help for peripheral neuropathy

Getting Help for Peripheral Neuropathy Social Security Benefits

Social Security Disability Benefits  for Adults with Peripheral Neuropathy 
Approximately 20 million people in the United States seek help for peripheral neuropathy.  The condition is a result of damage to the peripheral nerves that typically causes pain, numbness, and weakness especially in the feet and hands.  One of the most common causes of peripheral neuropathy is diabetes; however, it can also be the result of infections, inherited conditions, metabolic problems, and traumatic injuries.

People with peripheral neuropathy often are in severe pain that prevents them from working.  The Social Security Administration (SSA) administers two financial programs to help people suffering with peripheral neuropathy.

What are SSDI and SSD?
The SSA has two programs available for people with disabilities. SSI (Supplemental Security Income) is a program that assists low to no-income individuals who are unable to work due to a disability.

SSDI (Social Security Disability Insurance) has no asset limitation, but requires that you worked prior to becoming disabled.  The number of years you must work prior to becoming disabled is based on your age. Younger applicants are not expected to have worked as long as an applicant who is age 60 or older.

If you meet the technical qualifications of SSDI or SSI, you will then need to meet the medical qualifications. To determine if your condition medically meets or exceeds the definition of a disability, the SSA uses a written set of guidelines referred to as the “Blue Book.”

What is the SSA’s Blue Book?
In order to assess whether a patient is disabled due to peripheral neuropathy, the claims examiner uses the information in the SSA’s Blue Book.  The Blue Book contains a list of physical and mental impairments that may qualify as a disability. It contains a section for adult conditions and a section for childhood conditions.

Each physical or mental impairment listed in the Blue Book is considered to cause severe limitations that result in the patient being unable to perform any gainful activity.

Section 11.14 of the Blue Book provides the requirements patients with peripheral neuropathy must meet in order to be eligible to receive Social Security disability benefits.  The patient must have “significant and persistent disorganization of motor function in two extremities, resulting in sustained disturbance of gross and dexterous movements, or gait and station” regardless of the medication prescribed to treat the condition.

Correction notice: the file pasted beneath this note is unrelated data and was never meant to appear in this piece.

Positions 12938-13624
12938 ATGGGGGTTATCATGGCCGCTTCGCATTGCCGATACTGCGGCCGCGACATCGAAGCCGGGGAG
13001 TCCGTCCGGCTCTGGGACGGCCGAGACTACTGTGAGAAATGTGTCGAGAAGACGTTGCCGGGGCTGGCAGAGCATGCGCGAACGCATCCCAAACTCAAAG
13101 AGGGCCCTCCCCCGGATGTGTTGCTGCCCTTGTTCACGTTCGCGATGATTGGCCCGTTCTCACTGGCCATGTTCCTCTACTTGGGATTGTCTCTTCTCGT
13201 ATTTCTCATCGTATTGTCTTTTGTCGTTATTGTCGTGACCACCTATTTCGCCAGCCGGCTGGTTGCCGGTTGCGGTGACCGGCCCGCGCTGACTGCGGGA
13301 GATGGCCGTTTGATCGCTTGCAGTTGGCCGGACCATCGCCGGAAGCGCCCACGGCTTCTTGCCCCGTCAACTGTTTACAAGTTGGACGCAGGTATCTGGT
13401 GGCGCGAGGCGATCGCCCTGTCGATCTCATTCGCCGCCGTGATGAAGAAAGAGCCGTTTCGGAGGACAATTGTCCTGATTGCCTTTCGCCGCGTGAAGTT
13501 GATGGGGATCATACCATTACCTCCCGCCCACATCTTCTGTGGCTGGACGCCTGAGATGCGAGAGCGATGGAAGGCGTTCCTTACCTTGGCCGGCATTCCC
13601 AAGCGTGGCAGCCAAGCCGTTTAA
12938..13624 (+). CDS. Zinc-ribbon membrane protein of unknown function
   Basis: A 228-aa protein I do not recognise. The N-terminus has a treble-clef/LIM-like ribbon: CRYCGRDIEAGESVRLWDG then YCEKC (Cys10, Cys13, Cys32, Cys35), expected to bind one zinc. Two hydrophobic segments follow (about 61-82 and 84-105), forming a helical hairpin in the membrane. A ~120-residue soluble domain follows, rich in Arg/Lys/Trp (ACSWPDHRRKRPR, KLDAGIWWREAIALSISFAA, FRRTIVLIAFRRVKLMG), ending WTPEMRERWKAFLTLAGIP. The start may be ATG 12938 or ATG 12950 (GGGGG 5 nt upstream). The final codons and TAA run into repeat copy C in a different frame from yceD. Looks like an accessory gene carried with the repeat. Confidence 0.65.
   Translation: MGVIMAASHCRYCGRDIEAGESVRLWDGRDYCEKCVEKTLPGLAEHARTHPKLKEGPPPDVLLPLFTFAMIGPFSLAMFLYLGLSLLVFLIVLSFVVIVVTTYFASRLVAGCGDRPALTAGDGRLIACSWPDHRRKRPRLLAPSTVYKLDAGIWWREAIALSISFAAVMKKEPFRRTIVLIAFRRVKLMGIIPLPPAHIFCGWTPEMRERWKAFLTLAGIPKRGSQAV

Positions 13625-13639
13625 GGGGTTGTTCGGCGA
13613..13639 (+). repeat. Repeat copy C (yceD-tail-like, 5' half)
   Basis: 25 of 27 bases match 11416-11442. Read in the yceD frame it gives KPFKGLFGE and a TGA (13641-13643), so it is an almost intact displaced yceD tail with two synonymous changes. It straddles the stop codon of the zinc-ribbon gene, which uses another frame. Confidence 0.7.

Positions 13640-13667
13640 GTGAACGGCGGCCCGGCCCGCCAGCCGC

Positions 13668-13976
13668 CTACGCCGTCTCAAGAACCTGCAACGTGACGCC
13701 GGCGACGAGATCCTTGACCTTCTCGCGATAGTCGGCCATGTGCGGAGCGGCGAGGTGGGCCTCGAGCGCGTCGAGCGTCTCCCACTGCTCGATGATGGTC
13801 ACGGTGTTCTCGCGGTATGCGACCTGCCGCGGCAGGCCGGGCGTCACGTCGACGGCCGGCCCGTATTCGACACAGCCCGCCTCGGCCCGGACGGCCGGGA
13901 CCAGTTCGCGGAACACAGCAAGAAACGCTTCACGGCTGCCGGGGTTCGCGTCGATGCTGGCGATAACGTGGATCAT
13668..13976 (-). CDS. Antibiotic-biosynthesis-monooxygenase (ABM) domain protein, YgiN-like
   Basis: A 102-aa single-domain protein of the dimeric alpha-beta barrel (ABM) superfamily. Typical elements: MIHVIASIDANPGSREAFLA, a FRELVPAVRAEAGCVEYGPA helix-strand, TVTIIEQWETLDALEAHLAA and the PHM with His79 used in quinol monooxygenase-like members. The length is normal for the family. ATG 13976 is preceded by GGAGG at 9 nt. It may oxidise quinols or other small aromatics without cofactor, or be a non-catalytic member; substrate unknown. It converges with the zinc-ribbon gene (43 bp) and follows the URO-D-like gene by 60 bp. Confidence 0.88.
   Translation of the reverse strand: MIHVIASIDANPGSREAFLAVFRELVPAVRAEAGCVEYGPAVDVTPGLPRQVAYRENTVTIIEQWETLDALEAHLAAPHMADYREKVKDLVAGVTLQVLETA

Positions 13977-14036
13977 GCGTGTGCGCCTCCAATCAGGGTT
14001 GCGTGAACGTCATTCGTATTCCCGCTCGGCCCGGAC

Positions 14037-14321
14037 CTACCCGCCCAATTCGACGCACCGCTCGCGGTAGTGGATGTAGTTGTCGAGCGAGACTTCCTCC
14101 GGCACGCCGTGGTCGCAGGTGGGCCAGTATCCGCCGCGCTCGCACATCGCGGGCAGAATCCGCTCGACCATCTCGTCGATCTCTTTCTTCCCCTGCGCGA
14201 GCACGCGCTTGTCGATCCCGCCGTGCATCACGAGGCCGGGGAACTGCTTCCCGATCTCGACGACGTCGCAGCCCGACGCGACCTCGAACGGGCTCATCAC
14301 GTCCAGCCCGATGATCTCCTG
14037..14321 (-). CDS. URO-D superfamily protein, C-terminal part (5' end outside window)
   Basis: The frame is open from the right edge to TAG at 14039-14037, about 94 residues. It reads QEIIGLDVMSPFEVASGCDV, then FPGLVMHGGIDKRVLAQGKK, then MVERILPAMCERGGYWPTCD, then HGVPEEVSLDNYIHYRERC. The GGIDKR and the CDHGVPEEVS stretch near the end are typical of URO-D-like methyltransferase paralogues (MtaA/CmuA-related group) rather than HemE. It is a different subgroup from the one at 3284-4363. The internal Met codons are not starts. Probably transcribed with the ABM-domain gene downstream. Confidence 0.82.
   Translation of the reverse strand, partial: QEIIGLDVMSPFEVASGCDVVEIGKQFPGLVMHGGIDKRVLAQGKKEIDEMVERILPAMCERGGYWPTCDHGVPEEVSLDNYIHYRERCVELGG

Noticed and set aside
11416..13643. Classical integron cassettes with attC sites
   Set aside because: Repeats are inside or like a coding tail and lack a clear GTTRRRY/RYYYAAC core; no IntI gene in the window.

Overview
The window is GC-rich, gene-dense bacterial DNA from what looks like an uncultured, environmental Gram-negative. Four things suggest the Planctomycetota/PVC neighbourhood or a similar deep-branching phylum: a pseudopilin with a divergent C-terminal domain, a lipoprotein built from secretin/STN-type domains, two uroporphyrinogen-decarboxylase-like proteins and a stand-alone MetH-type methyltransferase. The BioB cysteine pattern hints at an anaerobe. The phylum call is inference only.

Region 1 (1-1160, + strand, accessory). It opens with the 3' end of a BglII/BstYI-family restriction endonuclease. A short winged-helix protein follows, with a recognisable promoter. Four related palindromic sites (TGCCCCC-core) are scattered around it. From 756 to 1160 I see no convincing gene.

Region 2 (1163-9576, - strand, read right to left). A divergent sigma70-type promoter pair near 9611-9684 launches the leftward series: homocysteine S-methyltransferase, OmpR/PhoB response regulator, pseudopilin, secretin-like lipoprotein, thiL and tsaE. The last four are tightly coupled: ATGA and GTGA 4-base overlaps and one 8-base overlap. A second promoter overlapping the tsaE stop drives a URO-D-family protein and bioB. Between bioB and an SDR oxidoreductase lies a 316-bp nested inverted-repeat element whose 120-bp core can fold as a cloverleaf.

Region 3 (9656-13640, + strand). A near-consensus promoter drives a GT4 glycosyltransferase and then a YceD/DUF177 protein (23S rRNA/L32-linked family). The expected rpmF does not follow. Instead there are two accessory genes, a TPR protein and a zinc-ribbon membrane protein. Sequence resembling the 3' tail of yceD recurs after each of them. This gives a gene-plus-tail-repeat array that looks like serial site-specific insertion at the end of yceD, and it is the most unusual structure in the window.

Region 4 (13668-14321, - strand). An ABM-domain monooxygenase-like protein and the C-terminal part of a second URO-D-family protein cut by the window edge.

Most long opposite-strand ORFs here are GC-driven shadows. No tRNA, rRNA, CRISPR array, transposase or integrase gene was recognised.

The Blue Book refers to the “persistent disorganization of motor function” in Section 11.00C as “paresis or paralysis, tremor or other involuntary movements, ataxia and sensory disturbances.”  The severity and degree of interference with the use of the patient’s fingers, hands, and arms and/or the interference with locomotion is considered when determining if the patient meets the SSA’s definition of disabled.

Having the Best Chance of Qualifying for Benefits
Not every applicant with peripheral neuropathy will meet the SSA’s Blue Book listing. If you are unable to work but do not medically qualify, you could still receive benefits. The most important thing you can do to improve your chance of approval would be to have your doctor fill out a Residual Functional Capacity (RFC) assessment.

An RFC is a guide that the SSA uses to determine how much work you are able to do. It will ask your doctor to list how much weight you can lift or pull, how long you are able to stand or walk, and how your hand movements are limited. A form like this is invaluable for someone with peripheral neuropathy because there are numerous sections of the RFC that discuss limitations of hands or general movement if your neuropathy affect your feet. You can download the RFC for your doctor here.

Other than the RFC, you should gather as much medical evidence as possible to send in to the SSA. Important documents include:

  • History of all medical exams
  • Vibration and monofilament test results
  • Blood tests
  • Nerve conduction studies and electromyography
  • Skin biopsies
  • Results of a quantitative sudomotor axon fiber neuropathy (QSART)
  • History of all medication taken or treatments used for your neuropathy

Not every exam listed will be relevant for your application, but you should have as much medical evidence available as possible. You can either mail along your evidence with your application, or you can sign a release that allows the SSA to gather your medical evidence for you. The latter option is easier, but it runs the chance of slowing down your claim.

How Do I Apply for Social Security Disability Benefits?
You can contact the Social Security Administration by calling 1-800-772-1213 or you can visit your local Social Security office. The average application will be either approved or denied in five months. If you are denied after applying with neuropathy, there is a thorough appeals process available.

Deanna Power is the Community Outreach Manager at Social Security Disability Help, a website dedicated to helping Social Security disability applicants receive benefits. For any additional information on this article or the application process in general, she can be contacted at [email protected].

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